Batman becoming more isolated is not helped by the passing of Alfred. Again, we see someone else pay for Batman’s mistakes. Alfred feels compelled to heal a severely injured Bruce and does so at his own peril. Rather than recognize the destructive pattern he’s creating for himself and the people around him, we get the sense that Bruce is going to double down on his vigilante efforts because that’s the path he has been going down ever since Alfred has been ill. Barbara alludes to this when she predicts that Dick and her will have to protect Gotham from Batman.

 

We also get a few more tidbits about how past events played out in this particular continuity. In this world, Jason Todd was the first Robin and Dick Grayson came after him. Here, it’s Dick that feels the pressure to live up to the Robin that came before him, not the other way around. Using Jason Todd as the first and “ideal” Robin works really well for this darker and more sadistic interpretation of Batman. While we have no confirmation that this holds true in this continuity, the Jason Todd version of Robin has always been depicted as being more brutal than any of the others. This version of Batman would therefore have a stronger connection to Jason and consequently be even more traumatized by losing him. Dick, being different from Bruce, would have a harder time connecting with him, thereby exacerbating the distance that would grow between them when he leaves and becomes Nightwing. That being said, Dick seems to be succeeding in trying to be more like Bruce and Jason, and this appears to be driving a wedge between him and Barbara.

 

There are two new characters that are introduced in this issue who could potentially play major roles in the story in the later issues. While we have already met Marian Drews, this issue is the first issue where she is given a new look and the name “Neo Joker”. In doing this, Murphy has found a way to empower both versions of Harley as Marian is transforming from the Joker’s sidekick to someone who is pursuing her own agenda. I think the Neo Joker’s character design is excellent as it combines elements of Harley with some of the trademark elements of the Joker. Everyone in this book seems to have a signature color that matches their character and Hollingsworth colors the Neo Joker in a light purple and black combo that manages to stand out and be subtle at the same time.

 

This issue also sees the introduction of Duke Thomas to this story. While Duke is not a costumed vigilante, he is ex-special forces, works at the local community center and has an imperfect system in place to maintain order in his neighborhood. He presents an interesting contrast to Batman because Duke’s method of dealing with crime via vigilantism seems to be more effective and it’s not accruing the same cost as Batman’s crusade. Duke also recognizes that his methods are imperfect, whereas Batman seems to think there are no problems with his methods. In this issue, Batman actually berates Gordon for questioning how he does things. It will be interesting to see how the Duke and Napier partnership unfolds going forwards.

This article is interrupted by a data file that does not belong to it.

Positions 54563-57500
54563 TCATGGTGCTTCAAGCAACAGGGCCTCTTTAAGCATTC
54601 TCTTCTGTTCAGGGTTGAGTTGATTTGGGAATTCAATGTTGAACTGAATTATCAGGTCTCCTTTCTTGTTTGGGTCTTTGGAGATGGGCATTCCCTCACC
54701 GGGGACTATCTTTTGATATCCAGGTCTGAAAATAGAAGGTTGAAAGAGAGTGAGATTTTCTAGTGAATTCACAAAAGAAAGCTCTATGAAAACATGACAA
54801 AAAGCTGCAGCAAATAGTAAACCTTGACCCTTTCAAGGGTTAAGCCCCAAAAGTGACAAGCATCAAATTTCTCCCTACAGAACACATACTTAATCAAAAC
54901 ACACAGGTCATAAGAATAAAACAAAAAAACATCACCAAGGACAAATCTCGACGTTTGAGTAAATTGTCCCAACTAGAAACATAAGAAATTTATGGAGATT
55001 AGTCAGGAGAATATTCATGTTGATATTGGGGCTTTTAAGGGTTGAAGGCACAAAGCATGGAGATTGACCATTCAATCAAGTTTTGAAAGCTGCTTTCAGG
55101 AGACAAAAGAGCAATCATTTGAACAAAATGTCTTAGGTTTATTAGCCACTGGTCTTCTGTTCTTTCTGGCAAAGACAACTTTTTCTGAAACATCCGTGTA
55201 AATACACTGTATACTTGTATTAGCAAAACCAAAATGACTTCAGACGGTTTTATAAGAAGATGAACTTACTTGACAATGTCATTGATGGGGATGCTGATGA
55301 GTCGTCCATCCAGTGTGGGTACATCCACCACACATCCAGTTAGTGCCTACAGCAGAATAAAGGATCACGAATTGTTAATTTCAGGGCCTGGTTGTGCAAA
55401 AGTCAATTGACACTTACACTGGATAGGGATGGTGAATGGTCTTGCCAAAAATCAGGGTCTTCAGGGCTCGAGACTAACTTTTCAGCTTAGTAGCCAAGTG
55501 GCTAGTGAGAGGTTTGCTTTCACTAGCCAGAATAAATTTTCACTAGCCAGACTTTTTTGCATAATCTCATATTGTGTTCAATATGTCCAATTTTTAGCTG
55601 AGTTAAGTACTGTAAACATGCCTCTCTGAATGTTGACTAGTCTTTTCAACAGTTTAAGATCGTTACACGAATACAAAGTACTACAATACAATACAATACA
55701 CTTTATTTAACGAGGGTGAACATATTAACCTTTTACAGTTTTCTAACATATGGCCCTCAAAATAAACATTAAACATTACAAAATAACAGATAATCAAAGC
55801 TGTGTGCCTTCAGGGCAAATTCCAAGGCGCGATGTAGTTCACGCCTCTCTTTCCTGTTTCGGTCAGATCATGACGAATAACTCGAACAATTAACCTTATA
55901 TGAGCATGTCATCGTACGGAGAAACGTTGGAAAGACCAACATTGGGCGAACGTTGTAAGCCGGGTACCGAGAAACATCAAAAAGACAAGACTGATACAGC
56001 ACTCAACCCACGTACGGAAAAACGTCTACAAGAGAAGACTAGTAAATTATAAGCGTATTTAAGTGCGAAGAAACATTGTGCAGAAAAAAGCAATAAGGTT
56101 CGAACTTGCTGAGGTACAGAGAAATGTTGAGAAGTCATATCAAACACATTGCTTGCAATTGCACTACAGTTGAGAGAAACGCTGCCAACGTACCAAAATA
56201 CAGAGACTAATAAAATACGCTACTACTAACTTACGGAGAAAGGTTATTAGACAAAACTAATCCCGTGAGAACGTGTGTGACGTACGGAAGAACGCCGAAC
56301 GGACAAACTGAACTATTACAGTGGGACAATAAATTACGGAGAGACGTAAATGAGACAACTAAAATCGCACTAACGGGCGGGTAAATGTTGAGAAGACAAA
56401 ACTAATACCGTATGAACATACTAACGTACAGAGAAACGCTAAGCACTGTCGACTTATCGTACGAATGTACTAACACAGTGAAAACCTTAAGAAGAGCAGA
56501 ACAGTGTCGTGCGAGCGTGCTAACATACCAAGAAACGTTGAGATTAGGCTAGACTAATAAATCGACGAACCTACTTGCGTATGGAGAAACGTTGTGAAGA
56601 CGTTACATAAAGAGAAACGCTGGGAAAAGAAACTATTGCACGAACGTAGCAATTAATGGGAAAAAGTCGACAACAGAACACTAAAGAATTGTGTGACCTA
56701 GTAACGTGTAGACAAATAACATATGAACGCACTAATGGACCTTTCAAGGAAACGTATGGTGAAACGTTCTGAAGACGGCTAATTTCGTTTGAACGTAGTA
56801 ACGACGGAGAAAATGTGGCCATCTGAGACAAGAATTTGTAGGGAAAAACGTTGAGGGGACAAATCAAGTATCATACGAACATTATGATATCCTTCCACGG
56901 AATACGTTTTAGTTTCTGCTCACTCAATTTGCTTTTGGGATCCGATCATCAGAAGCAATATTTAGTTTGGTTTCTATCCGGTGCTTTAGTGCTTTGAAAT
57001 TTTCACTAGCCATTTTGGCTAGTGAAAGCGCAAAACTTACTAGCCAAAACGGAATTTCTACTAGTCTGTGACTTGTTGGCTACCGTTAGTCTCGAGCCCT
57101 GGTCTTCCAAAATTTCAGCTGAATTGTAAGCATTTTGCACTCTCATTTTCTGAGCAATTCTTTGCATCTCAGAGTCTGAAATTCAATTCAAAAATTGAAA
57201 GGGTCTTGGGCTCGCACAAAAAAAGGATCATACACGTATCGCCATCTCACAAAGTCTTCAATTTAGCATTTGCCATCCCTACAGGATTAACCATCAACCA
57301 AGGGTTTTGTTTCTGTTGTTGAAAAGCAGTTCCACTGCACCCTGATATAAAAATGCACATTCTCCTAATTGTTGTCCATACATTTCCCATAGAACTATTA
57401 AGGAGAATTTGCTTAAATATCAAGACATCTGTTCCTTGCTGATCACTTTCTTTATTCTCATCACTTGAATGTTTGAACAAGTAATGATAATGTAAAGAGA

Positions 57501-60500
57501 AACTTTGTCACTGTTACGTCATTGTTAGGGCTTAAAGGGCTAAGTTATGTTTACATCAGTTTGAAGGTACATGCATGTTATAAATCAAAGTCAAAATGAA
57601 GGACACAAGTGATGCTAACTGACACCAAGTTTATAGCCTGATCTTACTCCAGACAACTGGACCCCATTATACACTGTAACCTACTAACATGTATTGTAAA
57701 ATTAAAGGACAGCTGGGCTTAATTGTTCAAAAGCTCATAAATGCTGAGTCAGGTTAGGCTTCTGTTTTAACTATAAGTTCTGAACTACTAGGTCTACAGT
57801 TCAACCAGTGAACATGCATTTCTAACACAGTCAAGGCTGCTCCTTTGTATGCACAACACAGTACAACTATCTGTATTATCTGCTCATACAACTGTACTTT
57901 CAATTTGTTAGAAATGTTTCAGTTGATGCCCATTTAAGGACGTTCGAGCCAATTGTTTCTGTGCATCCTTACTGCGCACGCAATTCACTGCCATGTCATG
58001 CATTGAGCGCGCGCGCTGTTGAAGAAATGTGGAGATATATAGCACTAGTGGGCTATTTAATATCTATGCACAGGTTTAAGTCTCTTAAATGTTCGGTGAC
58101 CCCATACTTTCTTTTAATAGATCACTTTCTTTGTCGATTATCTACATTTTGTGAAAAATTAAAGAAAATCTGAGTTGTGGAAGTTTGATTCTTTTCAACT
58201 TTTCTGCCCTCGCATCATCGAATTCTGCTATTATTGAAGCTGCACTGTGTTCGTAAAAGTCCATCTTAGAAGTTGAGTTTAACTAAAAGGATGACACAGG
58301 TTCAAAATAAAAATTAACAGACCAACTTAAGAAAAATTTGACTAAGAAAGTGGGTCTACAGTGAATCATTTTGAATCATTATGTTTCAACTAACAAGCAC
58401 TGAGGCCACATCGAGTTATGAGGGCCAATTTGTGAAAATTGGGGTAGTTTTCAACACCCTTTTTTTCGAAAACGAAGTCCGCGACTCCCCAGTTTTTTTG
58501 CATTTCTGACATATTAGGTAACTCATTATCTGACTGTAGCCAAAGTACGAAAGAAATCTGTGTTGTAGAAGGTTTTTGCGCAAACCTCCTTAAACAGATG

Speaking of Napier, he manages to score a win against Batman in the court of public opinion. What I’ve really liked about this series is how Murphy has been exploring the shades of grey within the characters who are traditionally thought of as being divided into “heroes” and “villains”. Napier is right in drawing attention to the damage Batman causes to private property. In the traditional interpretations of Batman, it’s always assumed that Bruce uses his company to pay for any damages caused by Batman. However, that doesn’t appear to be the case here, as he is letting taxpayers handle it for him. Napier is also right in pointing out that taxpayers shouldn’t have to clean up after a vigilante who has essentially been sanctioned by business people and politicians. However, Napier is also willing to create an attack just so he can illegally obtain the paperwork to prove his allegations. He’s also willing to destroy the library that people need just to score a political point against Batman. The way Murphy indirectly compares and contrasts Batman and Napier in this story is ingenious. They’re both willing to engage in illegal activities to achieve their goals and they both claim to want what is best for Gotham. It’s almost like they want the same things, but only on their terms, while they let their personal vendetta contaminate their intentions. I do not know if this is was Murphy’s intention, but it seems to me like he is making a commentary on the nature of the political climate in the United States.

 

The art in this issue continues to live up to Murphy’s incredible abilities. The wide panel of the Batcave and the panel of Bruce holding and staring at his cape and cowl really stood out to me. I also liked the panel of Bruce kneeling in front of Alfred’s body. It’s drawn in a way that still shows Bruce as a character deserving of empathy even though his recklessness had a hand in Alfred’s death. Hollingsworth’s yellows on the page of Alfred’s funeral also do an excellent job conveying the sense of loss that Bruce, Dick and Barbara must be feeling.

 

Final Thoughts: This issue leaves us on a cliffhanger with Marian Drews entering a room filled with Gotham’s greatest villains. Murphy has already said that more of her story will be revealed in the coming issues so I’m excited to learn more about her character as well as how she could potentially throw a wrench into Napier’s plans. I’m also eager to see how Napier’s partnership with Duke turns out as well as what his next move will be. It will also be interesting to see if Batman’s relationship with his allies further deteriorates given his fragile mental and emotional state.